Thus, here is question # 1. What if Jimmy Choi is an American Ninja Warrior supreme? Does that mean that he's not someone with a disability?
There's a lot of famous people with Parkinson's
There's a lot of famous people with disabilities.
They do what it is they do and want to do and need to do. Does that mean that their conditions don't create other new normals for them?
There are a lot of athletes with disabilities. These include Jim Abbott, who has 1 arm and an MLB level no hitter to his name. His story was featured on Comedy Central's Drunk History.
Seeing as I'm a baseball guy, I'm a little more familiar with people like this (Lou Gehrig, MLB Hall of Famer, you rocked! See my story on his first season playing with ALS (which is the best baseball season ever!!!).

So yeah, here's Pete Gray who was the last pro hitter with one arm.
Here's a great story about one-armed baseball players including a lot of kids who do despite what other kids and adults make them feel that they can't do.
Adam Bender is a tough as nails kid. Despite having one leg, his life has been about giving it his all. Even when he was profiled during his elementary school days, he was still Navy SEAL tough.
Here's another list of people with disabilities who were / are successful in spite of them.

Nevertheless, in a world where the wheelchair is the symbol that many people think of regarding disabilities, what about invisible disabilities? For me, this is everything that bradykinesia does to slow people, like me, with Parkinson's down. This is also exhaustion, mental overload, medication side effects, and cognitive issues. For a friend of mine with ulcerative colitis, this is the need to always be around a bathroom and lots of exhaustion. For many of us with disabilities, apathy and depression are the permanent unwanted guest. For as good as we might look, we have our issues.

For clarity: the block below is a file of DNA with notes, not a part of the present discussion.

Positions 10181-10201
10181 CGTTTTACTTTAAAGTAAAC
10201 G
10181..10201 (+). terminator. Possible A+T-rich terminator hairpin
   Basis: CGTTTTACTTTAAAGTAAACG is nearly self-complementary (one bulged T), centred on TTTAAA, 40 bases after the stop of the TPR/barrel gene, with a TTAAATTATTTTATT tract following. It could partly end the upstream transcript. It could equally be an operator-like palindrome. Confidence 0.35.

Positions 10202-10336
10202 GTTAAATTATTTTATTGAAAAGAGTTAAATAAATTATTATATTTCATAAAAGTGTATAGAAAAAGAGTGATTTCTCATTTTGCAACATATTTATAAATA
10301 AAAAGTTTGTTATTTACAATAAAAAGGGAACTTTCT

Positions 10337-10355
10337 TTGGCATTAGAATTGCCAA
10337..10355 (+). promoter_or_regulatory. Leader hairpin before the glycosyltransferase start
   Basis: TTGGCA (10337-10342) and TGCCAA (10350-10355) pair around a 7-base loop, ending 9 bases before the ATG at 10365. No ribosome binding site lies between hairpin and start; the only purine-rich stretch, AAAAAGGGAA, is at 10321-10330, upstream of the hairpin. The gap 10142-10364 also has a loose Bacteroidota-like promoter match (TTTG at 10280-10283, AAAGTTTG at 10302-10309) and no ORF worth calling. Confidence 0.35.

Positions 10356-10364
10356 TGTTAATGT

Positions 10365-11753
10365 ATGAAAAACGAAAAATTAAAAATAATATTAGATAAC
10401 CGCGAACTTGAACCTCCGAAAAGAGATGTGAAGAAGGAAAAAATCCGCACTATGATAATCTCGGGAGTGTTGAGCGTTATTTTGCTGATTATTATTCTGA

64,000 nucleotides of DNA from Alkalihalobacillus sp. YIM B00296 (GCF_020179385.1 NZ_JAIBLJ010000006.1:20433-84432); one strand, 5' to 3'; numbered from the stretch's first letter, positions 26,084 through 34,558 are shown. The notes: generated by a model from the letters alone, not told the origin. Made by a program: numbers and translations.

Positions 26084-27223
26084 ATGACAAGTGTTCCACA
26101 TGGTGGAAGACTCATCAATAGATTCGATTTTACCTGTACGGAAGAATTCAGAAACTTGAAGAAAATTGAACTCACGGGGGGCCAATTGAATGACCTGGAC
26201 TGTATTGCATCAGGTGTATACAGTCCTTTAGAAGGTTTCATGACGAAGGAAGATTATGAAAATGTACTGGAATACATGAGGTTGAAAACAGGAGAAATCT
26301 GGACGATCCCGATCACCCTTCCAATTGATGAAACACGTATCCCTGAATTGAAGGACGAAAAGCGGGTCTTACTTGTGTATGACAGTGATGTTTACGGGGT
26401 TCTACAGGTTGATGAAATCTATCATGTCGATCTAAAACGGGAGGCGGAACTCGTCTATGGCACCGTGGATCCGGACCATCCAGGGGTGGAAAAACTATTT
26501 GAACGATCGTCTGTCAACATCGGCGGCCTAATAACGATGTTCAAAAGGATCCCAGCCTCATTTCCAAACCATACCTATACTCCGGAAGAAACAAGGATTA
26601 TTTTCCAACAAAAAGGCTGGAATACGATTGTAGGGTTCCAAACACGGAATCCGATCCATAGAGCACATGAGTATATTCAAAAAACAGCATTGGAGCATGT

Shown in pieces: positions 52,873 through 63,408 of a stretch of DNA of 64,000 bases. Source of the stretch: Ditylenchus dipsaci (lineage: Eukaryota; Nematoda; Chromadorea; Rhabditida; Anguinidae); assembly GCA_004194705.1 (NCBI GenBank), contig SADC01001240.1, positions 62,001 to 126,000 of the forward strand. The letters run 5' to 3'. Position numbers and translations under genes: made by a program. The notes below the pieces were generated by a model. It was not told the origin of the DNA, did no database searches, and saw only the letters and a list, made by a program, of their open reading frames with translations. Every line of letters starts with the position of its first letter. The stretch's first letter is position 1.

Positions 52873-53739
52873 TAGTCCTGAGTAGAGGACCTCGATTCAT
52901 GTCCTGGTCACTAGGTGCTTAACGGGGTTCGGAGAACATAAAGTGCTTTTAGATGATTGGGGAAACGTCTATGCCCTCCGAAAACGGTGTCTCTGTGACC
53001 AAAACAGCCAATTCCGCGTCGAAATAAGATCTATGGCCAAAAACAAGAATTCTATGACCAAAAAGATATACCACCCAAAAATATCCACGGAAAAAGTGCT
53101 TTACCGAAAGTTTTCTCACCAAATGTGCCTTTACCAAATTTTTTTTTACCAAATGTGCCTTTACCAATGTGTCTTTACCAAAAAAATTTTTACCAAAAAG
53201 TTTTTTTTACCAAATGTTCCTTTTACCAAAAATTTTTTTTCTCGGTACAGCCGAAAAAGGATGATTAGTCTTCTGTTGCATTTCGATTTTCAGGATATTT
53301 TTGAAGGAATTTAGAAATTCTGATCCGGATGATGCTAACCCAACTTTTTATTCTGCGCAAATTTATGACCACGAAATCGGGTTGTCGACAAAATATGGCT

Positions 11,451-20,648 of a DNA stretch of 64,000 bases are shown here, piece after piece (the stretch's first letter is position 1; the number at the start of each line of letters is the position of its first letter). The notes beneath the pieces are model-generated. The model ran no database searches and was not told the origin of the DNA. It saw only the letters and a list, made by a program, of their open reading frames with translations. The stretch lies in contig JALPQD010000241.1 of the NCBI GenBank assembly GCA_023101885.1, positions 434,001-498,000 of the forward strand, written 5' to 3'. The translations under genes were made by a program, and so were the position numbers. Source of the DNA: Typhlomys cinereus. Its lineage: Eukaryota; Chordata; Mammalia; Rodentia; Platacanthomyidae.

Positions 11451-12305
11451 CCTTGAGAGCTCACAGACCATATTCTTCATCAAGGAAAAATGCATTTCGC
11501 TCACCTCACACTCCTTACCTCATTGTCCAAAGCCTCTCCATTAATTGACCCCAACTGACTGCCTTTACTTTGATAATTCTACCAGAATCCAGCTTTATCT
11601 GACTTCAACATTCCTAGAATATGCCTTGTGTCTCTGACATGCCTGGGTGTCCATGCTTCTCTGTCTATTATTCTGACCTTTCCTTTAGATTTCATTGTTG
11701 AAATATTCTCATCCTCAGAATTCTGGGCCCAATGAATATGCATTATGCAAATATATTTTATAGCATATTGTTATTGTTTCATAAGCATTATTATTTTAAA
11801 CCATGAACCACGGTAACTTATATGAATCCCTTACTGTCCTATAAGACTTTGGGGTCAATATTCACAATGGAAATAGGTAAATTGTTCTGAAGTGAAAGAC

Just because you see us having a good time doesn't mean we're any less "diagnosed."

Additionally, my boots keep my claw toes in check, but without them, it hurts to walk distances. This is why I don't wear sneakers. Nevertheless, with boots AND poles, I can balance on rocks. Yes, I'm actually more comfortable walking a rock field in boots than from my car to my job.

But even when we're still ourselves (in my case Dan), we're still battling our conditions to stay us. 

"Sometimes you win. Sometimes you lose. Sometimes it rains (Bull Durham)." 

The point is that there are outliers who run marathons and kick butt. Sure, we can be the outliers. Most likely, we will do our thing and just be. However, we'll always have the monkey on our back to fight with. On those days, we'll get our GRRR on.

Whether you see it or not. 

So in the end, I'm Dan, but I'm Dan with an evil sidekick who constantly taunts me.

For that, I have a condition that always affects me. It may not be the condition someone else thinks of being "truly" disabled. It may have come on later than another condition. Nevertheless, it's something that affects me now, and it will affect me more later.

Whether other people understand that or not, it's true. That said, whether I think I always can let me be a person first, I need to keep being Dan, regardless.

Letting Parkinson's have me is letting me turn into a pod person, and that's not happening... no matter what symptom I'm stuck with.

In a world filled with so many wonderful things to see and do (this is the Faroe Islands), anything less would be anathema, especially when I control the equation.